A Northern Irish woman who has suffered from chronic migraines for 20 years calls for more understanding of an illness that affects her life.
yndall McCallum (32) from Bangor described the daily challenges she faces in life with “relentless” headaches.
In a recent report by the UK’s leading charity, The Migraine Trust, Northern Ireland’s “broken health system” is accused of abandoning around 250,000 people who live here with migraines.
This includes some patients currently waiting up to 95 weeks to see a headache specialist, the longest waiting time in the four UK regions.
Kyndall was diagnosed with new daily headaches and said she waited over 10 years to get a referral for specialist treatment and recently six months to access medication.
“The pain is always there, it never really goes away,” she said.
“Most of the day I’m just in my house, bedridden in a dark room. In addition to the pain, there are all the other symptoms that come with it, such as nausea and sensitivity to light and noise.
“I also get terrible visual auras when you see zigzags or bright lights in your field of vision, which is pretty scary.”
Kyndall said her migraines started when she was 12, Kyndall said the pain often starts at lower levels in the morning before getting so intense around noon that she has to go to bed.
“It is like this every day. Just doing everything around the house, like cooking, cleaning, or even showering, affects your sleep, ”she said.
“I can’t work, it just affects everything from my social life to friendships. Since it’s invisible, it’s really hard for people to grasp.
“It’s incredibly difficult to keep a full-time job, especially at work. You are constantly being told by employers to cheer up or throw away comments like ‘Kyndall has a headache again’.
“In the end, you take days off because you cannot physically get out of bed and then you are absent too much.”
Kyndall said she tried “literally anything” related to medical treatment, including surgery in London in 2018.
“I had surgery that put an implant in the back of my head that gave constant electrical impulses. Unfortunately, it didn’t help at all.”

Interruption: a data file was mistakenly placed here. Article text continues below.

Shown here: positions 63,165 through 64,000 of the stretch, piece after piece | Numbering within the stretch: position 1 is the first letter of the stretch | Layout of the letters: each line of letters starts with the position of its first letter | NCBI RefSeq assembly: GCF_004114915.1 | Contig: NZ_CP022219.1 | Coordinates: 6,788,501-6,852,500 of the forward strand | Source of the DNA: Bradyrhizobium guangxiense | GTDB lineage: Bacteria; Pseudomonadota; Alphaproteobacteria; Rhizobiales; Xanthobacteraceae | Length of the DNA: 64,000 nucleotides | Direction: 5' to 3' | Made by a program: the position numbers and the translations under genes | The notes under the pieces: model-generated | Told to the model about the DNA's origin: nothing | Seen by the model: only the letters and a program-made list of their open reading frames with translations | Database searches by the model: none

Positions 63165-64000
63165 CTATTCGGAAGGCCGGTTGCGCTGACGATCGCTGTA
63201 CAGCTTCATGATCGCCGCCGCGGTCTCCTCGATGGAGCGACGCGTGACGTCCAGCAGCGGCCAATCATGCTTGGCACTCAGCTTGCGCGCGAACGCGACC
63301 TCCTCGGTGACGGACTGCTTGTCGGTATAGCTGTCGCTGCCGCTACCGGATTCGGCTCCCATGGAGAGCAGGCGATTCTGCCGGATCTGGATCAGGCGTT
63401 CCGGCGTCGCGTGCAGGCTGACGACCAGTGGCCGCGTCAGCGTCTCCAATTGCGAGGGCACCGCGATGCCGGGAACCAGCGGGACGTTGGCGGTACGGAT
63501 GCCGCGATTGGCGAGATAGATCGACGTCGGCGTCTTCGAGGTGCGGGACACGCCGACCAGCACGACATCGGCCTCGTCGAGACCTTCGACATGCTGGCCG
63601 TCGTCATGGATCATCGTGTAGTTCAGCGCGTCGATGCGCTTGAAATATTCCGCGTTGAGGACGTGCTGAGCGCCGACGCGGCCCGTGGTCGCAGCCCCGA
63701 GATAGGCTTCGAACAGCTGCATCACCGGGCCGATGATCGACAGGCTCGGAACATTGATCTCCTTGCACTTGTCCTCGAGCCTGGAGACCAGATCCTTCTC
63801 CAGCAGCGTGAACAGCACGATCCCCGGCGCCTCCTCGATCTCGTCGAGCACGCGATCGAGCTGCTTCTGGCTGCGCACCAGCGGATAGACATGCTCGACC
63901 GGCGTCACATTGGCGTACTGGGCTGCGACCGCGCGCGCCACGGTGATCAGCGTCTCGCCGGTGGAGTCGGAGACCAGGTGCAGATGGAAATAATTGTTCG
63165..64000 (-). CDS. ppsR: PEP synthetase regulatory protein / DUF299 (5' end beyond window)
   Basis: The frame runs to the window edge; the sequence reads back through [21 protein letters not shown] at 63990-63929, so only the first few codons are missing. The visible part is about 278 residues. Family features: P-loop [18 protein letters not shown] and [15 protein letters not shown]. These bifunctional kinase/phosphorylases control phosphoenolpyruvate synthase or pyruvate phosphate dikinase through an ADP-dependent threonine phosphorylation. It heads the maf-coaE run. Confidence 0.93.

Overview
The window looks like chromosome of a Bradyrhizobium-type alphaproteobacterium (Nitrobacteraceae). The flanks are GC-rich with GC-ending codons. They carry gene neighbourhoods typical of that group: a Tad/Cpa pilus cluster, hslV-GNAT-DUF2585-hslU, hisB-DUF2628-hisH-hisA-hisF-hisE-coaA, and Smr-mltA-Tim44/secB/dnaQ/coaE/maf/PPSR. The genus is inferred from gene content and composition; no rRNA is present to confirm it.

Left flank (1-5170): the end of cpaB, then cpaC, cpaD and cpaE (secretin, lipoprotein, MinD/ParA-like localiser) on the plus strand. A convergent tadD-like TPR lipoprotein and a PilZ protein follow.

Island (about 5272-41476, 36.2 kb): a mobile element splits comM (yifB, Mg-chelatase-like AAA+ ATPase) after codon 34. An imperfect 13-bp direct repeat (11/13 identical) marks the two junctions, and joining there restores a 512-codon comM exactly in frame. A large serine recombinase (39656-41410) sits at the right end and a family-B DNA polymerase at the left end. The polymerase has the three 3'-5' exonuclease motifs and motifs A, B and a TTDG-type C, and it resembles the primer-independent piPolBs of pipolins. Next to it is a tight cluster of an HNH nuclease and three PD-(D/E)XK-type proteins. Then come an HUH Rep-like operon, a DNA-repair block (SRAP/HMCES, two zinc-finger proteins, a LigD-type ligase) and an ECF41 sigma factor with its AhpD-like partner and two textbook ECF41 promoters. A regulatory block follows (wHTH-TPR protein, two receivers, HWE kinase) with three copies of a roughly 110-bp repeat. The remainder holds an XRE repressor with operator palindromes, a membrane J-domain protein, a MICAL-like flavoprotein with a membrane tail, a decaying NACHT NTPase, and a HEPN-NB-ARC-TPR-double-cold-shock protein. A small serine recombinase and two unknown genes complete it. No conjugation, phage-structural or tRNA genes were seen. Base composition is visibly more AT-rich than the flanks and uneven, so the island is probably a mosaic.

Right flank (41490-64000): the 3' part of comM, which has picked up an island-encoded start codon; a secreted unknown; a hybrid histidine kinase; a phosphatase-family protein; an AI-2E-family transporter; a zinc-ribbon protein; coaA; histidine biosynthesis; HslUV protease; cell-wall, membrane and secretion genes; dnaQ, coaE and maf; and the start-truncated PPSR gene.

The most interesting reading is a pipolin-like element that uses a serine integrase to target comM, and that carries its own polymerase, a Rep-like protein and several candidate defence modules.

She said giving general practitioners easier access to specialized care would be a big step forward for others.
“I think if you only knew the extent to which migraines can affect people, like me, it rules my life,” she said.
“It’s awful, it affects everything. I have severe depression because of the pain I live with every day.
“It’s really difficult to convey. Outwardly I just look like a normal 32-year-old girl, but behind closed doors it’s a completely different story, of course.”
Kyndall has tried attending counseling sessions but said it can be difficult to identify coping mechanisms for physical pain.
“There wasn’t a traumatic event or something that could help me turn into a positive.
“If I didn’t have my family around, you just have to hope that one day there will be a drug that really helps, or that they’ll find a reason why people get migraines in the first place.”
In a message to Minister of Health Robin Swann, she said, “I just think a lot more time and awareness is needed, starting with schools.
“I just remember laying my head on the desk and the teachers thinking I was just that rebellious teenager who wouldn’t listen to them.
“So awareness in schools, colleges and in the workplace would be a good start. And then GPs would really be much more aware of not just prescribing acetaminophen or aspirin.
“There are also no follow-up evaluations, you only get medication within a 10-minute appointment and that’s it.”
Belfast GP Louise Rusk has a particular interest in headaches and is a trustee of the Migraine Trust.
“Migraines are the most common neurological reason to see a family doctor,” she said.
“The vast majority of primary care is administered by general practitioners, and if done really well, this is the best place to treat people with migraines so that help can be provided in a timely manner. One-page headache diaries like the one on the Migraine Trust website can be very helpful for both the GP and the patient, especially now that most consultations are over the phone. “
She said there was a “definite interest” in migraines among general practitioners in Northern Ireland, with targeted training and education from some of the GP associations.
“Unfortunately, as with many chronic illnesses, patients have to wait a long time to see a specialist, which can have negative effects on education, work and mental health.”
The Migraine Trust has now called for an urgent review of migraine care in Northern Ireland.
The disease is said to be “one of the most disabling diseases in the world” and affects one in seven people in the UK, which is around 250,000 people in Northern Ireland alone.
More information is available at migrainetrust.org
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